Brotherly love ain't all I need
I've talked a good deal about one of my brothers, the one who got me my ridiculous job and insists on calling every six days to spend an hour reassuring me that they love the job I'm doing and as soon as I actually do something they're going to be delighted beyond the capacity of protein-based life forms to understand. But I have another, who's got less of a successful career in traditional forms of employment and more a habit of getting along great with a potential boss while being hired and then storming out in a fit of principle three weeks later when the boss wants him to meet an unreasonable expectation, like completing specified tasks by a certain time.
He's been halfheartedly working on a thesis for his masters degree for a half-decade or so now, based on going in to containerized cargo docks and handing out questionnaires to the workers, although if he's ever going to get results no one, not even his advisor, can guess. He's since drifted off to California, so that he would have been in range for a visit when I was out in Silicon Valley for spaceroo last year, if (a) he hadn't been back in New Jersey and was driving back cross-country that week, and (b) I really wanted to see a home he felt was great because it was across the street from the soup kitchen. The information he lets leak about his food budget suggests he does a good bit of dumpster diving, which must be challenging given that he insists on a Vegan lifestyle. (When my father went out to a camping expedition in some national forest or other earlier this year he insisted my brother furnish not just the food but also the receipts for everything, and my brother was not offended. My father -- and I -- had no idea you could even get Vegan kielbasa.)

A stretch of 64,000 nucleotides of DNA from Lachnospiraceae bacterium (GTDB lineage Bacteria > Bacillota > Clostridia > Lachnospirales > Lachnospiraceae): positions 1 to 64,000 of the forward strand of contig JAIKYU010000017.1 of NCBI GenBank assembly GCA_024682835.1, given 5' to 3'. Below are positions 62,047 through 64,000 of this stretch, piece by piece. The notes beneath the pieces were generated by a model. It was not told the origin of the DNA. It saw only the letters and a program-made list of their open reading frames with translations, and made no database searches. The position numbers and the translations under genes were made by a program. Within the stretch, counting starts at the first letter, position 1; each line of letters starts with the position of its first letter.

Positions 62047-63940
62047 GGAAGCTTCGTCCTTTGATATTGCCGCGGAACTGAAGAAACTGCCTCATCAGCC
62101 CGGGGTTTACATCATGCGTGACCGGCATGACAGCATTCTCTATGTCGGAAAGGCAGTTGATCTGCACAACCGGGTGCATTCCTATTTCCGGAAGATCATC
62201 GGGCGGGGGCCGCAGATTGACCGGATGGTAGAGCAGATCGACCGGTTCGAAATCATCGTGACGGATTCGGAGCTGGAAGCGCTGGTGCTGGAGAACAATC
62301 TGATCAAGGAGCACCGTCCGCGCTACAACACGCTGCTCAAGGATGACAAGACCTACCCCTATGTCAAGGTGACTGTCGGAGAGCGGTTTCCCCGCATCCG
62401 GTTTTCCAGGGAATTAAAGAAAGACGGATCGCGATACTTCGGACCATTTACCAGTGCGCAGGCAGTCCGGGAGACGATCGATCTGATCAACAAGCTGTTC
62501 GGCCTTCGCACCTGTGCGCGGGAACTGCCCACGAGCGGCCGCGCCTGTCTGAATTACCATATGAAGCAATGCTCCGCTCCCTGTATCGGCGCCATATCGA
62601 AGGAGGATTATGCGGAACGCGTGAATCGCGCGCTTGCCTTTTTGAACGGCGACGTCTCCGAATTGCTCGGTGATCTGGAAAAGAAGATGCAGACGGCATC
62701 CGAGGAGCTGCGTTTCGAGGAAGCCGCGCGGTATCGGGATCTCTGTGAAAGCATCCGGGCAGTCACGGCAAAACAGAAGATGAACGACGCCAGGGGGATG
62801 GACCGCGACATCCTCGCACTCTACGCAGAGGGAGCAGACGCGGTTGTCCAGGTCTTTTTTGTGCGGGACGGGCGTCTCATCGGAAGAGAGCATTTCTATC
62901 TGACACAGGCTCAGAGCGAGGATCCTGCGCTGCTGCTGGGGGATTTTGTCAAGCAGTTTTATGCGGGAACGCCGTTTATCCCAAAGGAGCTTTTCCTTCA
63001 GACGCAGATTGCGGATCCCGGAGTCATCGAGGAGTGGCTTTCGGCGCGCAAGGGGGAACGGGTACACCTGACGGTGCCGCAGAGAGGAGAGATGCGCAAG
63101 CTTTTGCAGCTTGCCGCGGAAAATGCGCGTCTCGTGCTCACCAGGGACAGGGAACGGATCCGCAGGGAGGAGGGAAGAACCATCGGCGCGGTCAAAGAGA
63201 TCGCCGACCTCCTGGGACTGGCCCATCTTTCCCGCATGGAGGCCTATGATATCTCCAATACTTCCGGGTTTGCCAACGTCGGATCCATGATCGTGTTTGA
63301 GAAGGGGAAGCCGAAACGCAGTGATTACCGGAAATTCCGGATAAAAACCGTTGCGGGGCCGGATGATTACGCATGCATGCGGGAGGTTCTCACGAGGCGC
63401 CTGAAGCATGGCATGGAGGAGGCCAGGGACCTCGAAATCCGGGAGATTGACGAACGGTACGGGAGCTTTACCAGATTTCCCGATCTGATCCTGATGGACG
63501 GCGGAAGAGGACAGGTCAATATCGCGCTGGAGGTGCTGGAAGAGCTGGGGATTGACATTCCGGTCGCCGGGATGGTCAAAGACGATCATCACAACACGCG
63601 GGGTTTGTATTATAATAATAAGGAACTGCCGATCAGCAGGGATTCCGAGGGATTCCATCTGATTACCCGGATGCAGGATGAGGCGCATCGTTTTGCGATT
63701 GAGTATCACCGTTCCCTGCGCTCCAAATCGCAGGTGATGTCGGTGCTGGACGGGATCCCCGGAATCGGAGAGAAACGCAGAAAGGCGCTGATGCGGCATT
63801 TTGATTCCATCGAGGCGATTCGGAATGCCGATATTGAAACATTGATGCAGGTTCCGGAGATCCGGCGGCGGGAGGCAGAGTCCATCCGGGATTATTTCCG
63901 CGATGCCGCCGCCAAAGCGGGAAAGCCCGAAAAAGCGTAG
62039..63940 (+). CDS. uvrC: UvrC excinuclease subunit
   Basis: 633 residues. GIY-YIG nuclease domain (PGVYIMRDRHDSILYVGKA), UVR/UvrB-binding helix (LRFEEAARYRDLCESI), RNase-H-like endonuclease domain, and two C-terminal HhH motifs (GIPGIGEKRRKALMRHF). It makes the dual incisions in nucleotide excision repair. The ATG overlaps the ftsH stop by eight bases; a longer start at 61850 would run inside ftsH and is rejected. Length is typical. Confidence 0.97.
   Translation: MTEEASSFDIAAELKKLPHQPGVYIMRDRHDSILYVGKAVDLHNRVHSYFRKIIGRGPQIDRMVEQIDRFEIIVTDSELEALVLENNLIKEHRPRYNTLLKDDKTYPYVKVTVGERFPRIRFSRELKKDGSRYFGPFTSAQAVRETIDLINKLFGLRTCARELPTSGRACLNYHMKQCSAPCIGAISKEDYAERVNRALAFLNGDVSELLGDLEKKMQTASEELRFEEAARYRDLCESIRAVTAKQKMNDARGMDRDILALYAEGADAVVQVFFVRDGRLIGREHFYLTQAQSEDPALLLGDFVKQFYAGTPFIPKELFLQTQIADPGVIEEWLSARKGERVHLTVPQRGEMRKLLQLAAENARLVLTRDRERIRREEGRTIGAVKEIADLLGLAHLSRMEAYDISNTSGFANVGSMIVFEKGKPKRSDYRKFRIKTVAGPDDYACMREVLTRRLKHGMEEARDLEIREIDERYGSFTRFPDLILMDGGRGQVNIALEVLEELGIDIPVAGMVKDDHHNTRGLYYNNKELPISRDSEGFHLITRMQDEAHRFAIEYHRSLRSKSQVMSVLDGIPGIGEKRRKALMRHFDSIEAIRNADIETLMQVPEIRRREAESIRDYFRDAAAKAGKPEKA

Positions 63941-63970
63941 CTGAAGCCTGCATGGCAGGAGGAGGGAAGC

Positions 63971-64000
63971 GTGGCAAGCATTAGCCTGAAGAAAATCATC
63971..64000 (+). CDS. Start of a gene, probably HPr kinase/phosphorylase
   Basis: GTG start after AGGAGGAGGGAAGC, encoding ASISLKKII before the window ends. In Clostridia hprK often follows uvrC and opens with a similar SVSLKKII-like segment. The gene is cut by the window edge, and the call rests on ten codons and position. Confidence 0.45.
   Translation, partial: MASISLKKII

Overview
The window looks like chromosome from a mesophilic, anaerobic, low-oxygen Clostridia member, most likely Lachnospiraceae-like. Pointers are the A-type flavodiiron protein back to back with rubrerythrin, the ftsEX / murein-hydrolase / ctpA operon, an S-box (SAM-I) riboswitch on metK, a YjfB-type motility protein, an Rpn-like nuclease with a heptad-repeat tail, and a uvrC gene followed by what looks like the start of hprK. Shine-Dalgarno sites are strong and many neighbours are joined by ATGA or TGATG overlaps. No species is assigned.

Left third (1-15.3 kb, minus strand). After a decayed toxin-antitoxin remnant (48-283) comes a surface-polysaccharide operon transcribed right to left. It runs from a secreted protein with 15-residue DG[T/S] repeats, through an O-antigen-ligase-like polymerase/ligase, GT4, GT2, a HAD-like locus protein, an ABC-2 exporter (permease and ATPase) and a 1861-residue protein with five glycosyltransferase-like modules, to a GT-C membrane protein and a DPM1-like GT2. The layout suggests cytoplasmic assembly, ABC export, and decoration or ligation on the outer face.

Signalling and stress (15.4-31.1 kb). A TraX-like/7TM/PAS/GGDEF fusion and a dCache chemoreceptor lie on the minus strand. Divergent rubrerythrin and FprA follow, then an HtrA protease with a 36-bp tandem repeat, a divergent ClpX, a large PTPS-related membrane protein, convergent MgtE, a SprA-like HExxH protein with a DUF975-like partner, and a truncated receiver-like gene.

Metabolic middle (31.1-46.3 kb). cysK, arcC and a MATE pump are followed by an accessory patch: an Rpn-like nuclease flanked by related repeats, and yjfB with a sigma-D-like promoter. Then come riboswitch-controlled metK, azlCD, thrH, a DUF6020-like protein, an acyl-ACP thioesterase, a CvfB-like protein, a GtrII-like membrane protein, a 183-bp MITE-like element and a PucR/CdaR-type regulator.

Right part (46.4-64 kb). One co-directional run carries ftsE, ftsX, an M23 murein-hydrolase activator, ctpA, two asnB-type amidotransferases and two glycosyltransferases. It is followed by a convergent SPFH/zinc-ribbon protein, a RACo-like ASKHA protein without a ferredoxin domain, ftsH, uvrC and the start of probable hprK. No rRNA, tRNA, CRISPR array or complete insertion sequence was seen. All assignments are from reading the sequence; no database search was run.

Now from the vaudeville department: one day my father asked if I'd heard from him recently. I pointed out, as I have in the past, that I never hear from him, because I don't have his e-mail address, I don't use Google Chat or whatever it is my father uses to spend all evening talking with my brothers, I don't have his phone number, I don't know his address more specifically than ``California'', and he never tries to contact me. The next day, my father asked if I had heard anything from him. I listed again all the different ways my that I cannot contact my brother. So the next day he asked again what I had heard from my brother lately. ``I never talk with him. I never communicate with him. I have no means of communicating with him. I have not heard a word from him in months.'' So the next day my father has me get his hand phone, and after dialing he hands it back to me. It's my brother. He says, ``Dad said you wanted to talk to me.'' It's going to be so fun when he gets senile.
Trivia: Britain's Queen Victoria paid nearly £20 in 1865 for a six-month supply of Reuter telegraphs. Source: The Power of News: The History of Reuters, Donald Read.
Currently Reading: A History of the United States Weather Bureau, Donald R Whitnah. (It's not a fat book, but it is very densely written. And footnoted like crazy, too.